The school is at the beginning stages of significant curriculum change and is not at a stage where there is effective enactment of the school's new bilingual curriculum vision.

The two experienced teachers, who have an understanding of good quality teaching practices, are providing a learning environment that actively engages students in learning.

The principal builds trusting relationships, effective participation and collaboration at every level of the school. The principal, staff and board have a shared understanding of the school's new vision and are progressing the transition process from The New Zealand Curriculum to Te Marautanga o Aotearoa.

The board of trustees develops culturally responsive relationships with the school community to encourage active participation in the school and a good two-way flow of communication about the school's activities. The work of the board is following the vision and aspirations of the community.

Trustees have increased their capability to scrutinise achievement information and learning outcomes for students. They have developed their charter for 2016 -2017 and are ready to set achievement targets for the year.

There is a need now for the board and school leadership to develop internal evaluation frameworks to progress governance and management systems across all operations of the school.

5 Going forward

How well placed is the school to achieve and sustain equitable and excellent outcomes for all children?

Leaders and teachers:

  • have not yet adequately built their knowledge of the children whose learning and achievement need to be accelerated
  • have not yet adequately established necessary conditions to effectively accelerate learning and achievement
  • are not well placed to achieve and sustain equitable and excellent outcomes for all children.

ERO intends to carry out a process of ongoing evaluation to support development over the course of one-to-two years.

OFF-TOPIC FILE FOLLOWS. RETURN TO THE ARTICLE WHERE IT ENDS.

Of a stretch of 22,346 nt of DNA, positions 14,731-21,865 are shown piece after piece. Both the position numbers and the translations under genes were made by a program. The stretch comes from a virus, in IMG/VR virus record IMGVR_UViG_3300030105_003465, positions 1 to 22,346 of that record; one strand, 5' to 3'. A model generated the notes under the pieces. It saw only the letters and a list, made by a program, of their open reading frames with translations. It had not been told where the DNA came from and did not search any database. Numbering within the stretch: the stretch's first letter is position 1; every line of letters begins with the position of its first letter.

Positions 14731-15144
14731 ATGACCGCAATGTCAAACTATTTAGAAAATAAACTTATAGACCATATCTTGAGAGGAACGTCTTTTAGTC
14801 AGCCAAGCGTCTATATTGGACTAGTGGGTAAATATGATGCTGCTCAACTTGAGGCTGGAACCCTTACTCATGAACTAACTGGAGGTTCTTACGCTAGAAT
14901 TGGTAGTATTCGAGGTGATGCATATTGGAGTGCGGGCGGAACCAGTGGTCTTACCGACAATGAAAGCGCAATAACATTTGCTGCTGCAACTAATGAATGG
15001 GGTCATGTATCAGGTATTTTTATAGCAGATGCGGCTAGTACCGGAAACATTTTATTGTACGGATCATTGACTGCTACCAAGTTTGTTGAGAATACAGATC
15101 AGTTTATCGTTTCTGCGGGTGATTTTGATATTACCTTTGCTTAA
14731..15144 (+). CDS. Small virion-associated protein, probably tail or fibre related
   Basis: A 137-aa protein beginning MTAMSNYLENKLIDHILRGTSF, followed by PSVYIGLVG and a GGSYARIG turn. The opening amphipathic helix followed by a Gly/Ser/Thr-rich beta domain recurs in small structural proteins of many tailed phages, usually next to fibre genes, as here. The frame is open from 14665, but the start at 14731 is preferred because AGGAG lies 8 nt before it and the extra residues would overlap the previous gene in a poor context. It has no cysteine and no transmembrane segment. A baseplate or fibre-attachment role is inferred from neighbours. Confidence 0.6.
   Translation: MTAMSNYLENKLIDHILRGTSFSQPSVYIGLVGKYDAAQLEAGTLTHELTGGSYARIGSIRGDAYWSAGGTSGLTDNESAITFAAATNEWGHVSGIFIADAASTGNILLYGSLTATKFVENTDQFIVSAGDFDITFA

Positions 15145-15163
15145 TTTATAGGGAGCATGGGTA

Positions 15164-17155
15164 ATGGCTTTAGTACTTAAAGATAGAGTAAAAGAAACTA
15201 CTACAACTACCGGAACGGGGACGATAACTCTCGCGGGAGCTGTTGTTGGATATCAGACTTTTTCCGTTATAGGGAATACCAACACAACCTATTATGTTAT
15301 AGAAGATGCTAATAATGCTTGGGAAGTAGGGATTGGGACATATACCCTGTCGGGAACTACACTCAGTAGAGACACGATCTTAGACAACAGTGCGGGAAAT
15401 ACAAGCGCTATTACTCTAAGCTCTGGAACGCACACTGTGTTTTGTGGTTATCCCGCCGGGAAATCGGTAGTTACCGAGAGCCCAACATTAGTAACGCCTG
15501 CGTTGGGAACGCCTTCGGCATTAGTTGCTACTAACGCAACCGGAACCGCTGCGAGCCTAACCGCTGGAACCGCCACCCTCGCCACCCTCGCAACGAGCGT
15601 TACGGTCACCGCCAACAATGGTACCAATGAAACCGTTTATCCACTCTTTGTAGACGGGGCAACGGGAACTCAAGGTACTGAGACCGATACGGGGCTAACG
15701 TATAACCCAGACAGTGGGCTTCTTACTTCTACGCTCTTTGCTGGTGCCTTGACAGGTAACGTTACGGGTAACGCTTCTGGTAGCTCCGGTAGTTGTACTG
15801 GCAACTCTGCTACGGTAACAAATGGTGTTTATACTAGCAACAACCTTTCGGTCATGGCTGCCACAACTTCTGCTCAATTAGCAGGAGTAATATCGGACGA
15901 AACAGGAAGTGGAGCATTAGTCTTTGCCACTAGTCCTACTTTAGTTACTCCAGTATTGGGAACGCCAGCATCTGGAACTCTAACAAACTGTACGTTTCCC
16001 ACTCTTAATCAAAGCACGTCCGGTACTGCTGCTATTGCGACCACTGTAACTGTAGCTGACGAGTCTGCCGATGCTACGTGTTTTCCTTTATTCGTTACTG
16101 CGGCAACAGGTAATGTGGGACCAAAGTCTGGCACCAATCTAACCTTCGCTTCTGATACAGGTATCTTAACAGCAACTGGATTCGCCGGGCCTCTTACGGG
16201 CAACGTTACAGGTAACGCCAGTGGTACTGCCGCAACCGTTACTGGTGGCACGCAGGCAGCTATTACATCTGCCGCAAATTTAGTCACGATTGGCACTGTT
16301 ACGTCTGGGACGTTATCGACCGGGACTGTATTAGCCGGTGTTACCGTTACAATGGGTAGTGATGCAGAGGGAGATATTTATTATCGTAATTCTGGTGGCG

6 Board assurance on legal requirements

Before the review the board of trustees and principal of the school completed the ERO board assurance statement and Self Audit Checklists. In these documents they attested that they had taken all reasonable steps to meet their legislative obligations related to the following:

  • board administration
  • curriculum
  • management of health, safety and welfare
  • personnel management
  • asset management

During the review, ERO checked the following items because they have a potentially high impact on student safety and wellbeing:

  • emotional safety of students (including prevention of bullying and sexual harassment)
  • physical safety of students
  • teacher registration
  • processes for appointing staff
  • stand down, suspensions, expulsions and exclusions
  • attendance
  • compliance with the provisions of the Vulnerable Children Act 2014.

7 Recommendations

ERO recommends that the school accesses further external support to:

  • develop and implement a school curriculum aligned to Te Marautanga o Aotearoa
  • develop and implement assessment practices incorporating Nga Whanaketanga Rumaki Māori
  • develop teaching practices in Panui, Tuhituhi, Korero, and Pāngarau to accelerate the progress of students
  • increase the effectiveness of school internal evaluation practices.

Graham Randell

Deputy Chief Review Officer Northern

18 May 2016

About the school


Omanaia, Northland

Ministry of Education profile number


School type

Full Primary (Years 1 to 8)

School roll


Gender composition

Boys 10 Girls 8

Ethnic composition



Review team on site

February 2016

Date of this report

18 May 2016

Most recent ERO report(s)

Education Review

Supplementary Review

Supplementary Review

June 2013

June 2010

June 2007